Mathematics of life – and the future of financial planning

27375. This is how many days the average person lives. According to Bob Goff in his inspiring new book, “Less if you eat saltwater candy, and fewer if you eat broccoli.” not distracted.

So according to Bob, and assuming my toffee consumption nets to broccoli, I have 10,525 days left, more or less. Here are some other ways to look at this numerically from my point of view. I have:

1,508 extra weekends

– 319 more US government holidays

– 116 concerts (approx)

– 29 more Thanksgiving meals

2 (soon to be 1) high school graduates

– 1 more…?

And how many of these Thanksgivings will I enjoy in the presence of my parents, both of whom I am fortunate to still have in my life? High School Boys and Sophomores – How many times will I make at least one of them lunch before moving to school? (Approximated number – about 200.)

“How many days do you have left? Calculate. Who will you decide to be, and what will you decide to do with the time you have left?” pleads Goff. “We can spend our remaining days focusing on the meaningful and the beautiful, the joyful and the purposeful, or we can drift aimlessly and throw away our wild and precious life.”

Where we failed financial planning

Therefore, the point is not to be sad about how little time we have left – but to be purposeful about the time left. And this is where Financial Planning fails us so much, in not connecting its recommendations better to our personal goal. However, this deficiency is also our greatest opportunity, to enable financial planning on purpose.

but how? It’s harder than you think, while also simpler than you might expect.

It’s tricky because you don’t know someone’s values, purpose, or intentions by asking them, “So what are your values? Your own purpose? Your intentions?”

Values, purpose, and intent are all great, of course – but they are also abstract. These ethereal concepts aren’t part of our everyday slang, so even when you can get an answer to straightforward questions like these, you’ll likely get something canned, that sounds more like a bank’s corporate mission statement than an expression of one’s unique motivations.

But it is simpler when we translate these abstract ideas into the language of life. For example, you can divide life into four notably non-financial areas that are common to most people:

Relationships (family, friends, co-workers)

Wellness (physical, psychological and spiritual)

Work (profession, profession, service)

Interests (reasons, hobbies, feelings)

All it takes is a good, open ended question to get someone to trade any of the above topics and most people will talk for 10-15 minutes (often more), especially with the help of the additional qualifications listed.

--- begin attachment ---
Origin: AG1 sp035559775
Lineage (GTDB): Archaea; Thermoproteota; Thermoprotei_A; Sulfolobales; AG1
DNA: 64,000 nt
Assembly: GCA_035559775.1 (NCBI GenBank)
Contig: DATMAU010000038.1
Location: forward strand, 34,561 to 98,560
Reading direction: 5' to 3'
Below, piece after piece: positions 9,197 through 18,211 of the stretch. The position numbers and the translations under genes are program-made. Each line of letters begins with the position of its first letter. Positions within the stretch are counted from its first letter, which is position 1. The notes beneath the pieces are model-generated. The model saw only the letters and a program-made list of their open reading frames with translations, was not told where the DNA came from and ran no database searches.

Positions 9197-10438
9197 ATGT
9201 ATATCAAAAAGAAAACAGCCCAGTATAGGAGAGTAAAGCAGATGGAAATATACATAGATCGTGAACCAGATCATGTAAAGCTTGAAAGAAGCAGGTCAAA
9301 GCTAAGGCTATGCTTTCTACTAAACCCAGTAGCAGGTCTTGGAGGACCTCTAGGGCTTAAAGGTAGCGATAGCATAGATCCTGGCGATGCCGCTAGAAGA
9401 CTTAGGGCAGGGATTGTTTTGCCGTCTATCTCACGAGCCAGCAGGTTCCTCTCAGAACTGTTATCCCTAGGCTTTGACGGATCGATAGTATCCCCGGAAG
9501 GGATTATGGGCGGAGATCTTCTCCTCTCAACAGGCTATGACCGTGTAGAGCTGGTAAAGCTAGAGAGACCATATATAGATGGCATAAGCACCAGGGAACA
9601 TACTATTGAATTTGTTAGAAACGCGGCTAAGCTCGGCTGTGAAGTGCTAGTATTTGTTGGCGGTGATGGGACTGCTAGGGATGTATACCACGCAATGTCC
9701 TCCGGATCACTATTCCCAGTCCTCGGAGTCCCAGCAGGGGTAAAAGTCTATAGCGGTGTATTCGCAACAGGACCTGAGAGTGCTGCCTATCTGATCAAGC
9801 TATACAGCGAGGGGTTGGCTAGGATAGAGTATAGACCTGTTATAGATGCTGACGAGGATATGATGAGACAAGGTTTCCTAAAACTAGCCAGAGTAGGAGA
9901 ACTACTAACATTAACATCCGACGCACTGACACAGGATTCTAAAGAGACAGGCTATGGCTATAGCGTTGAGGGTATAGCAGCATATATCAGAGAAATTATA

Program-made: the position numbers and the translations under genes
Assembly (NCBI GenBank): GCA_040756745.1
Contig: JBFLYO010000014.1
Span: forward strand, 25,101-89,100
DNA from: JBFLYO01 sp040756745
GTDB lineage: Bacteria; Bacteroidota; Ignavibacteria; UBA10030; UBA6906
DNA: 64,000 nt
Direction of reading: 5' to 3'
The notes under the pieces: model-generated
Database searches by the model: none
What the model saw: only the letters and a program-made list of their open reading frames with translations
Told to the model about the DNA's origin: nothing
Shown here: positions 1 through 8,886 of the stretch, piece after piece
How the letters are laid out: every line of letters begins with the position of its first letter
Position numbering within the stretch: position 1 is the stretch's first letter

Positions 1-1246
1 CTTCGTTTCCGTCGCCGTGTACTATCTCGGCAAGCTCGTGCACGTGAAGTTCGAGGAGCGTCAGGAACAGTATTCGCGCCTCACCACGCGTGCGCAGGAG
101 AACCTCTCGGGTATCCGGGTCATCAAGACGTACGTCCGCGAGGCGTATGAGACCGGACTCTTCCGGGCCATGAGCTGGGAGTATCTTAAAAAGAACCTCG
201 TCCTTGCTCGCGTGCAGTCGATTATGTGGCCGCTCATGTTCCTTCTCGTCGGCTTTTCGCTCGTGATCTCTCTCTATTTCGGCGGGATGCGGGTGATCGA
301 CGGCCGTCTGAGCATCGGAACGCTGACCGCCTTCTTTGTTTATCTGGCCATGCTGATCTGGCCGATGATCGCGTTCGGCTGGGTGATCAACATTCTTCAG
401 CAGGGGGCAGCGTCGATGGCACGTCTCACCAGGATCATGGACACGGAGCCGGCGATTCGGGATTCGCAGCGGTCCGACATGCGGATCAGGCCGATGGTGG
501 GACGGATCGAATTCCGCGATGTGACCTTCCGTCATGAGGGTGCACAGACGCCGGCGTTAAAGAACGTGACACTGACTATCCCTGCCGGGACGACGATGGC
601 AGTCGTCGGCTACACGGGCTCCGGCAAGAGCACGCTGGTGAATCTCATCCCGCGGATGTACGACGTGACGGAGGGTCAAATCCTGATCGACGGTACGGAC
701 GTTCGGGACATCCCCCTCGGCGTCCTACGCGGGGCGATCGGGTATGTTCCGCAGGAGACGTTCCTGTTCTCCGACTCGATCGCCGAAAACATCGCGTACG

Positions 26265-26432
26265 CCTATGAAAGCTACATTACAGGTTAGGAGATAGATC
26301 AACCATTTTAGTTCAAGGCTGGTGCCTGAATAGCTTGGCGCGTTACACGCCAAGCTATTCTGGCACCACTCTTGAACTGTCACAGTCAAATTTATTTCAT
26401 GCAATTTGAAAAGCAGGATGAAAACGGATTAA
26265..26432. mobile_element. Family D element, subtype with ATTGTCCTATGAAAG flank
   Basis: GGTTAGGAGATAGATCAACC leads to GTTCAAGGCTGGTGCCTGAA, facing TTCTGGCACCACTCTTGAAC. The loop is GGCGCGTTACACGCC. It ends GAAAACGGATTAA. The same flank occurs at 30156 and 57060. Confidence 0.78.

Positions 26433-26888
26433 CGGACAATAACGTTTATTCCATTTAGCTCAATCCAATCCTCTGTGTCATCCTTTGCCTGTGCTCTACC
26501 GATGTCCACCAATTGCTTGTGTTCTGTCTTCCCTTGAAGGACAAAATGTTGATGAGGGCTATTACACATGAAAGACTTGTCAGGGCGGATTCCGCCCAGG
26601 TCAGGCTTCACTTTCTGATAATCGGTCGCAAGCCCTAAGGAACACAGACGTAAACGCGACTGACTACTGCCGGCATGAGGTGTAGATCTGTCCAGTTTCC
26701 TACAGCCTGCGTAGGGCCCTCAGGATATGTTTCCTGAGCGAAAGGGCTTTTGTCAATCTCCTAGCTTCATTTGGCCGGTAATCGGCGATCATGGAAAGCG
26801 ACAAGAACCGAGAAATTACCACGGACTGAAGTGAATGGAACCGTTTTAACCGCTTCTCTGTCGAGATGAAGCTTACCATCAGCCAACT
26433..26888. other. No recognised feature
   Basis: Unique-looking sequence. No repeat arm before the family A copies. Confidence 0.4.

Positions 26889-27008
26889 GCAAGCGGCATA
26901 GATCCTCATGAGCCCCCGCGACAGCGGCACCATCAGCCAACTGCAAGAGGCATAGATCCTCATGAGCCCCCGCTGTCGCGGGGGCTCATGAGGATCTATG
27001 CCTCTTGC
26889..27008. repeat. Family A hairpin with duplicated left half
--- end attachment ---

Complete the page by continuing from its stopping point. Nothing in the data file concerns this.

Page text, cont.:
By stepping through a conversation like this, you’ll start to see some consistent themes, topics that come up across many categories, and topics that clearly elicit an emotional response. These elements reveal themselves and become answers to questions about values ​​and purpose that you never had to ask.

The future of financial planning

The irony is that in the field of financial planning, “emotion” was used (and is still mostly used) only in pejorative terms. And while responding “emotionally” to a scenario that leads to suboptimal behavior is rarely a good thing, it is usually through emotion that our deepest intentions are illuminated—and thus become the compass for our planning. Often, it is through feelings that we discover the determination necessary to stick to the plan as well.

I think this is the future of financial planning. It’s not just improving someone’s asset allocation, increasing their retirement plan contributions, reducing taxes paid, appropriately shifting their risk through insurance, modernizing beneficiary designations, or paying for college.

Yes, all these things are generally good, but they are not in nature. they are made Good by discovering very; they are made good through intention that enables them.

The future of financial planning is to inculcate life into it, and this begins with the accounts of life itself, at least according to Bob Gough – and the Psalm: “Teach us to number our days, that we may gain a heart of wisdom.” (NIV)

How do you plan to spend you?

Leave a Comment